Could Iredell County have been the Milwaukee liquor capitol of the South? Iredell certainly had an earlier start in the manufacture of alcoholic beverages. The first business in Statesville was a tavern and the 1800 tax list showed nearly 50 still houses in the area. The 1820 tax lists showed 220 grain stills and about the same number of brandy stills with 180 persons employed in the making of whisky and alcohol. Iredell County had an abundance of good farm land to grow grain and corn and in Homer Keever’s, “Iredell Piedmont County,” Prof. Henry Burke is quoted as saying at Bethany Centennial Church in 1875, “When Rev. Stephen Prontis was pastor of this church in 1829, almost every farmer had a still by a spring on his farm and it was customary to use liquor freely. Distillation was thought to be the only means of converting the surplus products of the farm into money.” In 1840 there were 150 known stills operating in Iredell County.
The Landmark newspaper reported that “The agent of the A.T. & O Railroad figured between Sept. 1, 1879 and March 30, 1880, nearly 57,000 gallons of whisky had been shipped to South Carolina over his road alone, to say nothing of what was being shipped over the Western road.” In the 1880’s and 1890’s Statesville was the liquor capital of North Carolina manufacturing huge quantities of whisky and tobacco. In the late 1890s there were 47 bonded distilleries in Iredell County of which 21 were brandy distilleries and 26 were making whisky from corn. It was social conditions rather than economic ones that brought the industry to a close. A strong temperance movement led by the religious community shut the industry here down by 1903 as local and state laws ended the legal manufacture of the liquor trade.
The repeal of prohibition in 1933 and the Great Depression brought new opportunity for the liquor industry locally. A charter was issued on Oct. 10, 1933 for the Old South Brewing Company to sell $1 million in capital stock to start a new brewing manufacturing plant in Statesville. Mac Lackey wrote about the company in an article published in the April 12, 1989 issue of Iredell Neighbors. J.G. Isenhour and E.L. Murphy were the officials of the new company while Maj. William L. Allison of Statesville was president. The brewery was to be located in the old Sterling Flour Mill at the intersection of Monroe and Rickert Streets near the railroad depot in Statesville. Plans called for the brewery to start by Jan. 1, 1934 and shipping to begin by March 1, 1934.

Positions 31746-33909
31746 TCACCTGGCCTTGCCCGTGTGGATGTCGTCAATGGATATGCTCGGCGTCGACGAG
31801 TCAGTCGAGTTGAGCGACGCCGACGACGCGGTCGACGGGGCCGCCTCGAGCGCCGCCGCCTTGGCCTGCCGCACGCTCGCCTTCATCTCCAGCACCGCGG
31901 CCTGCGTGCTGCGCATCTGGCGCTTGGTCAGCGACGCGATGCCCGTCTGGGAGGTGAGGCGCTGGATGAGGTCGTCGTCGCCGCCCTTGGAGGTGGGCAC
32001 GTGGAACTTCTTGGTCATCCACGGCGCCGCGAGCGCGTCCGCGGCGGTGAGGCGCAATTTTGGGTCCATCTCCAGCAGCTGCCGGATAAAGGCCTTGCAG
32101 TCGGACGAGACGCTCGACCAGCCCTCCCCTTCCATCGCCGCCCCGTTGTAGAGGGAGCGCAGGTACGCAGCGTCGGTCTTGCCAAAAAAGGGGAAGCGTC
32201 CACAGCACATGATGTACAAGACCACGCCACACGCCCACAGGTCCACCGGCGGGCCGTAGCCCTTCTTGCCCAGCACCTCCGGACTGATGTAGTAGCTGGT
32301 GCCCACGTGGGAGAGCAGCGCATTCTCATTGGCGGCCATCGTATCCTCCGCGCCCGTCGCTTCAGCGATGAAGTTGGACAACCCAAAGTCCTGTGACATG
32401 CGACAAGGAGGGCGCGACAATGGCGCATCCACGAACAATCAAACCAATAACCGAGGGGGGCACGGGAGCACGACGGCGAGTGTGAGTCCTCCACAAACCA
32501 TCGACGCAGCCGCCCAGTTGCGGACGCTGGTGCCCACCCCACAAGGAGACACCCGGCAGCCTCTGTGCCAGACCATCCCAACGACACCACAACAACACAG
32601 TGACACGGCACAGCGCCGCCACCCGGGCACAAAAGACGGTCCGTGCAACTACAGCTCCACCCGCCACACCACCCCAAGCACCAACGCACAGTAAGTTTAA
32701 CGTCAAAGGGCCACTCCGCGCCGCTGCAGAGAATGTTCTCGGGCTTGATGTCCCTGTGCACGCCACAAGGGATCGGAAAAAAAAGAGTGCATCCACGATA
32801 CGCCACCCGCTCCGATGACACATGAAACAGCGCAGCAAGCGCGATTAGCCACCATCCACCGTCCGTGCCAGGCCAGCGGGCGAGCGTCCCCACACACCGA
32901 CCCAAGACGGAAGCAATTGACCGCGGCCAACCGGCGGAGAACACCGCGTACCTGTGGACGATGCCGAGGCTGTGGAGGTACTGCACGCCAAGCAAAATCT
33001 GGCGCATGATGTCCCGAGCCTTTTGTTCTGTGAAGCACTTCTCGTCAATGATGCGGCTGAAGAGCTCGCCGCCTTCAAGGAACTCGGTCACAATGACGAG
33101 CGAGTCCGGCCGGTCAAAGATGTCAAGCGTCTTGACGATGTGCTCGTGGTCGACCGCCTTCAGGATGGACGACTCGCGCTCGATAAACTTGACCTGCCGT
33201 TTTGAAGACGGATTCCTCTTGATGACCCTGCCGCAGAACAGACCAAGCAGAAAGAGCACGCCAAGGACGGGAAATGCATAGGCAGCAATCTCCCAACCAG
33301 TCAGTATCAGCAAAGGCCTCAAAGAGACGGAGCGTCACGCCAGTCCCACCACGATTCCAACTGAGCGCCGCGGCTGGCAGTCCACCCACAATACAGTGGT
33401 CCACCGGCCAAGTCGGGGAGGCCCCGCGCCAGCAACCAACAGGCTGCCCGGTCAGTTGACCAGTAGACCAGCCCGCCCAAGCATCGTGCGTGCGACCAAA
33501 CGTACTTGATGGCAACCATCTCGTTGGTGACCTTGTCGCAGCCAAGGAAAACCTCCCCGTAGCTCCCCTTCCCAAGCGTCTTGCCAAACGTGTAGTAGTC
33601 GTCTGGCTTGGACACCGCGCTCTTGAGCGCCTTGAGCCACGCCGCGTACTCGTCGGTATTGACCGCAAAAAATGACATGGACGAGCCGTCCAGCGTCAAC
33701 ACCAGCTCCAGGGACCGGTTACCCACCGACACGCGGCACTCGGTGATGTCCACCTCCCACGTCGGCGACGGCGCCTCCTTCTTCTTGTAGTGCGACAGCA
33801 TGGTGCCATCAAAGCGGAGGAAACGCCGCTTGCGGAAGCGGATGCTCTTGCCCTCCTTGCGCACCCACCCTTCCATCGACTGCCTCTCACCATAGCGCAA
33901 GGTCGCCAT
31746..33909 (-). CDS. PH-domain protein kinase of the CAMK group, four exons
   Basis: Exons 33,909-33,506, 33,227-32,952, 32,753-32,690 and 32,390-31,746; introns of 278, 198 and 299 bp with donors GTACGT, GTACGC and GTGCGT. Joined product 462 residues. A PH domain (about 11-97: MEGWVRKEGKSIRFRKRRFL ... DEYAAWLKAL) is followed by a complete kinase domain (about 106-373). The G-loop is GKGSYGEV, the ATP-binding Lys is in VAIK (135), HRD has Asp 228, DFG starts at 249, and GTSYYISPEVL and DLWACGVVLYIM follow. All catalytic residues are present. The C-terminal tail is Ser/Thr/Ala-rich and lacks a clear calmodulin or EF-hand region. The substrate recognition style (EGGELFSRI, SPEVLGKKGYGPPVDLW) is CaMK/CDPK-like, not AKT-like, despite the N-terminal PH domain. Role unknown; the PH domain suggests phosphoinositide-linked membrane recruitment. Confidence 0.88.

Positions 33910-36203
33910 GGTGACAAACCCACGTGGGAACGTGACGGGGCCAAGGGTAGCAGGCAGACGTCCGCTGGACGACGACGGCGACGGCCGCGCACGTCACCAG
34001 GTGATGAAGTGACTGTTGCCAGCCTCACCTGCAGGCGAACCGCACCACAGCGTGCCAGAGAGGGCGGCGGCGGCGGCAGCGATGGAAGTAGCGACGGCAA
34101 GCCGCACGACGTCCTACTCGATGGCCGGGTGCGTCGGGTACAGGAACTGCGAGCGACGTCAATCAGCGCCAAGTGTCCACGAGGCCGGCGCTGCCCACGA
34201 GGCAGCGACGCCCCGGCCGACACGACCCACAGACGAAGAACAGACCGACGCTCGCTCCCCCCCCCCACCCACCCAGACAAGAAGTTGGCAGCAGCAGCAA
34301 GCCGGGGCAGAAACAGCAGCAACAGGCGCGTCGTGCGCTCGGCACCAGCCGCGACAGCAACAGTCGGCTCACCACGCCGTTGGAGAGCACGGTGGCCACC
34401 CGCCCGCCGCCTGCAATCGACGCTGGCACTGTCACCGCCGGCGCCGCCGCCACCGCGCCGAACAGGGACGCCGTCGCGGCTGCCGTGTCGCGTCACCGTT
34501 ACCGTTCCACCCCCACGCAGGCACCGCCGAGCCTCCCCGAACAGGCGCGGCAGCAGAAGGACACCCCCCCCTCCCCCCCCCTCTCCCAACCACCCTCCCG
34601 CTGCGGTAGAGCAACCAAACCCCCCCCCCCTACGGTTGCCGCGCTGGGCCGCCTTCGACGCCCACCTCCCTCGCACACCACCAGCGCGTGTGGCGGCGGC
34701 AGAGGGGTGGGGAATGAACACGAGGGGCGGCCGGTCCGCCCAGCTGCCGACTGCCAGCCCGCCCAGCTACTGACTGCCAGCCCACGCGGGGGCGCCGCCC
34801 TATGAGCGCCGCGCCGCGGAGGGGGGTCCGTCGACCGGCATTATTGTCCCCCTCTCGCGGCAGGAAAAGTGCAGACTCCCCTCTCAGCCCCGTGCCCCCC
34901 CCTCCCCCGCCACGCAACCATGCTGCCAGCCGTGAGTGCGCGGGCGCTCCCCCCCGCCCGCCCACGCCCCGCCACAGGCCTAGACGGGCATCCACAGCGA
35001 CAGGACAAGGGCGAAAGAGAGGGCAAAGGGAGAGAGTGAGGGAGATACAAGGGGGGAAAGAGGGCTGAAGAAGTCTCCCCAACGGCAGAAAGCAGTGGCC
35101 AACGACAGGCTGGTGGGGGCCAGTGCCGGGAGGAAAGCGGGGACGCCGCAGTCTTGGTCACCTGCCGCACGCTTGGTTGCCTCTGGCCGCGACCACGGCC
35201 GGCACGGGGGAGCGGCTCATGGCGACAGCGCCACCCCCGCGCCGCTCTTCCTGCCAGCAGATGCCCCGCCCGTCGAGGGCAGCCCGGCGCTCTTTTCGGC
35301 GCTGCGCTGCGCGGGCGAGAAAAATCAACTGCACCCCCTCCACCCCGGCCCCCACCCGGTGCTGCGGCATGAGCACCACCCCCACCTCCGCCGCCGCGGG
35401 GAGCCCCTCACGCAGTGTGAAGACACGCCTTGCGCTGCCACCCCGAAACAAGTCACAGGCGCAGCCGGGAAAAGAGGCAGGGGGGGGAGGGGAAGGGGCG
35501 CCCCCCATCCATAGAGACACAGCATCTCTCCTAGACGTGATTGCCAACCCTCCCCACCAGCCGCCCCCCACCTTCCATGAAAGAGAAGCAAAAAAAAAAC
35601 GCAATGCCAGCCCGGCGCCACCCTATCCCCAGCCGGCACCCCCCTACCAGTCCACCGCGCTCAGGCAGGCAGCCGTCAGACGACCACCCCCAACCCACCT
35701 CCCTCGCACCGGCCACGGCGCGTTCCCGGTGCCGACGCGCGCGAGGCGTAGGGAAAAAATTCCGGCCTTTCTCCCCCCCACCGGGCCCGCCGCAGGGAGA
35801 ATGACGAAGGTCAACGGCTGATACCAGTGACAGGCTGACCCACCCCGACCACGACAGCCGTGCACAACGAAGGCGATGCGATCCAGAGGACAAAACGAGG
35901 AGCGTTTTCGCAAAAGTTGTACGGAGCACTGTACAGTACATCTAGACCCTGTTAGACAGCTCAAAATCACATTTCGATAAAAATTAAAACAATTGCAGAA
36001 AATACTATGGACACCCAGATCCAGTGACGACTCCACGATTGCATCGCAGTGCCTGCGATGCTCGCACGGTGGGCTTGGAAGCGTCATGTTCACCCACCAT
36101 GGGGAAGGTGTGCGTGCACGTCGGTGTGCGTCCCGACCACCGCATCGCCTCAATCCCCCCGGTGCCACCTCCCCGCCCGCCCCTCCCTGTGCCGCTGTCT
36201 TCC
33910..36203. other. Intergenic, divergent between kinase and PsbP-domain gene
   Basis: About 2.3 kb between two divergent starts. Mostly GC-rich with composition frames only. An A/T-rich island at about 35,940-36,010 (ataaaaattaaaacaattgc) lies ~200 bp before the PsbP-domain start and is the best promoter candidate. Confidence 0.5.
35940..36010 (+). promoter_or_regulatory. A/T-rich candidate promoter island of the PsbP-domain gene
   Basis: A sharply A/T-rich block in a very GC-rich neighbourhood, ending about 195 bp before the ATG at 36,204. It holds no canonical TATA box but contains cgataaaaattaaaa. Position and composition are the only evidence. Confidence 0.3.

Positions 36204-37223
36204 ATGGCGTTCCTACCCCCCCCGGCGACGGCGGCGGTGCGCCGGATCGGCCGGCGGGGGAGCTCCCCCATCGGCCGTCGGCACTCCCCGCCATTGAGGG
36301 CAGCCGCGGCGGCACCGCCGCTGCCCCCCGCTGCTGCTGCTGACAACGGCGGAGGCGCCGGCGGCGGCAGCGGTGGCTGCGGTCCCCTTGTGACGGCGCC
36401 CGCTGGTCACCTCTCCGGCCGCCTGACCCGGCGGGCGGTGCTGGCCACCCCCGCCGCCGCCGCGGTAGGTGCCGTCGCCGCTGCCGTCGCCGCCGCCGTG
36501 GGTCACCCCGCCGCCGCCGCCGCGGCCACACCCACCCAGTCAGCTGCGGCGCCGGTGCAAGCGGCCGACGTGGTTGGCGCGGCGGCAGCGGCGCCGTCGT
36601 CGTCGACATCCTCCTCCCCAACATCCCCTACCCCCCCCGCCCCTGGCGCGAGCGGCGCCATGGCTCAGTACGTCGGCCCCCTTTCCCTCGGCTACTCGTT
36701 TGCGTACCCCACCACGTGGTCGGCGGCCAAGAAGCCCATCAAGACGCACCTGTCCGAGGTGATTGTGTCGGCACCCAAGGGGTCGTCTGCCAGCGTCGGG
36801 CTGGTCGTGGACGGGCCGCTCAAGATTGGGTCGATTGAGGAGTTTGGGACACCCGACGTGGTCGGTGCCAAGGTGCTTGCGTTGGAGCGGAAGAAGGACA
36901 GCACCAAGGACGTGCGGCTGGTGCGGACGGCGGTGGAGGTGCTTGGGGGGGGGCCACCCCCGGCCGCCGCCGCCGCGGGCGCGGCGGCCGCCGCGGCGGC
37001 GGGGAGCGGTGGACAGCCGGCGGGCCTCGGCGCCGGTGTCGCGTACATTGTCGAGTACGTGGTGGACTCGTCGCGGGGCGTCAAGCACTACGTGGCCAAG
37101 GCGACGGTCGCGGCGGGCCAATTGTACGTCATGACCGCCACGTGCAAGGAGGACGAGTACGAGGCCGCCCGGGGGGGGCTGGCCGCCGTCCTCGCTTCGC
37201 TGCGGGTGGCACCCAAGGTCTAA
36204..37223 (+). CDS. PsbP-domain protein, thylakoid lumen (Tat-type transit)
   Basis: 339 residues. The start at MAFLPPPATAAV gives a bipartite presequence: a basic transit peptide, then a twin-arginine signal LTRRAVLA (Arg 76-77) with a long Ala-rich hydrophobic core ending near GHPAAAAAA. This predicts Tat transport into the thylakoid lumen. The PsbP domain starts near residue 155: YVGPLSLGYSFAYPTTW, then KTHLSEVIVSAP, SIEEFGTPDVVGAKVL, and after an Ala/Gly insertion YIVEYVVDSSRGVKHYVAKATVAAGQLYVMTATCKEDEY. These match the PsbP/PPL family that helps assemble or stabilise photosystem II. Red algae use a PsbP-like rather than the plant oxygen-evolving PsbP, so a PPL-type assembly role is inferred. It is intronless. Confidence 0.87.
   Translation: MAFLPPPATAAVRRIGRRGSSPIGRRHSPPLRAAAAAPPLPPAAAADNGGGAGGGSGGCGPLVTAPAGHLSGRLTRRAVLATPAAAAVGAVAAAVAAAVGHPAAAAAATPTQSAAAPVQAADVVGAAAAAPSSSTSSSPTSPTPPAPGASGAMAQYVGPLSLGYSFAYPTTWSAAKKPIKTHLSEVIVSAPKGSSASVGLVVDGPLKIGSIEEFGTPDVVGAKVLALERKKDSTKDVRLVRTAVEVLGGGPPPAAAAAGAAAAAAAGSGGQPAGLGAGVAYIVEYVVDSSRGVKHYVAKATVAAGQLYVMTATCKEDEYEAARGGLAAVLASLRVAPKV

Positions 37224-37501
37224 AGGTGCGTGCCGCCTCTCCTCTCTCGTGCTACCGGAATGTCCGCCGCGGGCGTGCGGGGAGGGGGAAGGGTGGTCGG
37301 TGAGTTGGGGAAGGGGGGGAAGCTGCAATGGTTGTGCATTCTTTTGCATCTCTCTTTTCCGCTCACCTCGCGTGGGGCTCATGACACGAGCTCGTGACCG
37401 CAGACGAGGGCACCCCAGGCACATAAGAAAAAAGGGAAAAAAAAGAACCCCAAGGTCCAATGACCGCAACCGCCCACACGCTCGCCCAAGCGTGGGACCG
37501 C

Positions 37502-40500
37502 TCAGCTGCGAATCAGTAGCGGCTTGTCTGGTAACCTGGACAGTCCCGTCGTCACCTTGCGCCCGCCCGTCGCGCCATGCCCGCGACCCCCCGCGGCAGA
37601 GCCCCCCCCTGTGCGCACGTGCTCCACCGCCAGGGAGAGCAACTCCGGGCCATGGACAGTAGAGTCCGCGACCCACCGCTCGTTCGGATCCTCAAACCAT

The brewery would have been a boon for Statesville during the depression. It planned to employ up to 125 people and hoped to produce approximately 120,000 barrels or 4 million gallons a year. The barrels were to be made locally and the grain and corn were to come from local farmers. Maj. Allison had served in World War I and had been a vice president of Baldwin Locomotive Works in Philadelphia before returning to Statesville in 1931. He was the owner of the Statesville Manufacturing Co. and his involvement in the Old South Brewing Co. gave it instant creditability. Unfortunately, the project ran into troubles from the start. It was announced that work to remove the old Sterling Mill Flour Mill equipment and sell it would not begin until Jan. 1934 and that operations would not begin until April, 1934. A major setback occurred when the Southeastern Brewing Co., of Chattanooga, TN, filed a suit over the use of the name of Old South Brew in 1934. The suit dragged on and did not get settled until April 15, 1935 when the courts ruled in favor of the Statesville operation.
Soon over $200,000 had been spent in renovating the plant and $100,000 more spent in purchasing brewing machinery. Old South Brew had its own beer recipe and in February 1936, they contracted with the Belmont Brewery Co., of Marin’s Ferry, Ohio to begin manufacturing their beer so they could get some on the market. Delays continued on into 1937. Maj. Allison’s expense ledger is a reflection of the company’s fortunes. He begins recording what he has spent and invested in the company on Dec. 20, 1933. His writing begins large and bold. On page two the writing gets smaller as he needs to allow more room to record expenses. On page three the writing becomes even smaller and crammed together. By page four it is almost 1938 and his writing is so small it is hardly legible as he struggles to find room to write down all the bills he has paid.
In the end the company never produced a single beer out of the Old South Brewing Company in Statesville. It is hard to say how much Maj. Allison put into the venture, but the four ledger sheets added up to $182,910. The cost and delays brought about by the lawsuit and the conversion of the factory ended the venture. By 1940 the factory at 741 Rickert St. was occupied by Latham & Seville who were in the cotton business.
Joel Reese, Local History Librarian
Iredell County Public Library
For the Statesville Record and Landmark
June 30, 2009